Vacancies

PhD studentship position available

Natural product pharmacology – Novel synthesis methods for the production of human circulating metabolites of natural products

A University of Hull-funded PhD studentship is available for a project investigating novel methods of synthesising circulation metabolites of natural products. Plant-derived polyphenols are an interesting class of natural product that have been identified to have some pharmacological activities in a range of disease states including cardiovascular diseases (Molecular Nutrition and Food Research, 60, 4, 787-797).  These compounds undergo significant metabolic processing in humans, however these metabolites are not available for use in in vitro drug screening approaches, due to substantial challenges using traditional synthesis methods.  This project will utilise existing expertise in microfluidic synthesis technology at the University of Hull, to develop and characterise such devices for the synthesis of polyphenolic metabolites.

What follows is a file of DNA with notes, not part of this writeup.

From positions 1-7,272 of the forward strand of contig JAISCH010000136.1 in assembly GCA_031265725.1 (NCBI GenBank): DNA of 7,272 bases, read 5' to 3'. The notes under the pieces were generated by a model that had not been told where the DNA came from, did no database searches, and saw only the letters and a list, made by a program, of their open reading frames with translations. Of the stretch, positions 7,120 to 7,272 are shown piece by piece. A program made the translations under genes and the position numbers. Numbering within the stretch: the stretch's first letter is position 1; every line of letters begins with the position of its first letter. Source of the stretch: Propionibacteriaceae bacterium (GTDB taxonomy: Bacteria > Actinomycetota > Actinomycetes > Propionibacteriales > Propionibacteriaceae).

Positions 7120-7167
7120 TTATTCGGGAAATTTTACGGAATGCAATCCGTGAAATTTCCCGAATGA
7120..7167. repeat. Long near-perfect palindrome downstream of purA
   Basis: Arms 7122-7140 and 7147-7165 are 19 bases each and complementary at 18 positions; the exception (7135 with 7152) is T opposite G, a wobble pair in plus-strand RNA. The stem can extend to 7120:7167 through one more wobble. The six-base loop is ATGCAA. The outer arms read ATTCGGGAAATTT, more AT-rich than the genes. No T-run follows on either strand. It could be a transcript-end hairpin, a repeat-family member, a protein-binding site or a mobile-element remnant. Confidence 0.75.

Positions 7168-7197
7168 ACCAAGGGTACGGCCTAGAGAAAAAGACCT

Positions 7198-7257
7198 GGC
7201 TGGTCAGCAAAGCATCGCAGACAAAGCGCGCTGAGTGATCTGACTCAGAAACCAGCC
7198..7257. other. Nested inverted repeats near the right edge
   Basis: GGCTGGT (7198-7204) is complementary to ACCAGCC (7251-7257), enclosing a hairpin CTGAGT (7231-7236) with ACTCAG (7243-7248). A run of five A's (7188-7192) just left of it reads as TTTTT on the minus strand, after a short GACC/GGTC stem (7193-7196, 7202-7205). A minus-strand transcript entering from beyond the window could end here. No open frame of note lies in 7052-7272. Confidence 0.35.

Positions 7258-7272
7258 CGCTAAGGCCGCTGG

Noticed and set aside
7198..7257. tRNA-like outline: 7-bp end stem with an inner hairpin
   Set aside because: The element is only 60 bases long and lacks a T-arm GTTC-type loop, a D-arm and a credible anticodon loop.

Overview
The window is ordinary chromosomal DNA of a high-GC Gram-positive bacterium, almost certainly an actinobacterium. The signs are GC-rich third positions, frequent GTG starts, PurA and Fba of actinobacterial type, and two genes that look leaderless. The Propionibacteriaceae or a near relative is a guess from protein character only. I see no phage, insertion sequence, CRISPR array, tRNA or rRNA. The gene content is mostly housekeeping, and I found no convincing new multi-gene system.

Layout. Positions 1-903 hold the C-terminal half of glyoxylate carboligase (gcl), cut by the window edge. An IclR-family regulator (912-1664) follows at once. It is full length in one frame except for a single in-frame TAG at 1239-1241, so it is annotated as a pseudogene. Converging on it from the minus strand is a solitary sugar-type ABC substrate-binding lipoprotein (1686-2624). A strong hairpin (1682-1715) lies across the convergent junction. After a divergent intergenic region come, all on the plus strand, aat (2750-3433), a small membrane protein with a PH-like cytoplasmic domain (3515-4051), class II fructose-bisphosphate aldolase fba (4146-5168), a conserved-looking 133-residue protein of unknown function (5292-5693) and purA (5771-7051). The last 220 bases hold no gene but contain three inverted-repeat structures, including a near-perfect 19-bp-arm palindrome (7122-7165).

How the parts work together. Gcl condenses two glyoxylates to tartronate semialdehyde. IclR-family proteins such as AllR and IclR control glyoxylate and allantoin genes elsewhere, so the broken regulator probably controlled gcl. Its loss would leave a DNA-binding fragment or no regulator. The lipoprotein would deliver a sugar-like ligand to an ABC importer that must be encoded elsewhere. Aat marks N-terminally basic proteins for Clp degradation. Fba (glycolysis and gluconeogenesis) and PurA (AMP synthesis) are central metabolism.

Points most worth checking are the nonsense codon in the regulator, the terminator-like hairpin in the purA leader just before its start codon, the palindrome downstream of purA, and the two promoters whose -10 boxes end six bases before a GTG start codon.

Applicants should have an undergraduate degree (1st class) or Masters degree in chemistry or biochemistry.  Applicants should have knowledge or practical experience of microfluidic technology and its application to synthesis, and practical experience of analytical chemistry techniques (e.g. HPLC/LC-MS, NMR, etc.).  This project is co-supervised by Dr Huw Jones, Prof. Nicole Pamme, and Dr Kevin Welham. Enquiries should be directed to Dr Huw Jones (huw.jones@hull.ac.uk).

Application deadline: Monday, 18 June 2018. See full advert for more details and how to apply.


Currently we do not have any funded positions available in our group. However, if you would like to join our group in the future, please check this page regularly for up to date vacancy information.


Self-funded PhD students, Research Fellows and Visitors

If you have your own funding, an externally sponsored PhD studentship, want to apply for a Research Fellowship and are interested in our research topics, please do not hesitate to contact Prof. Pamme directly.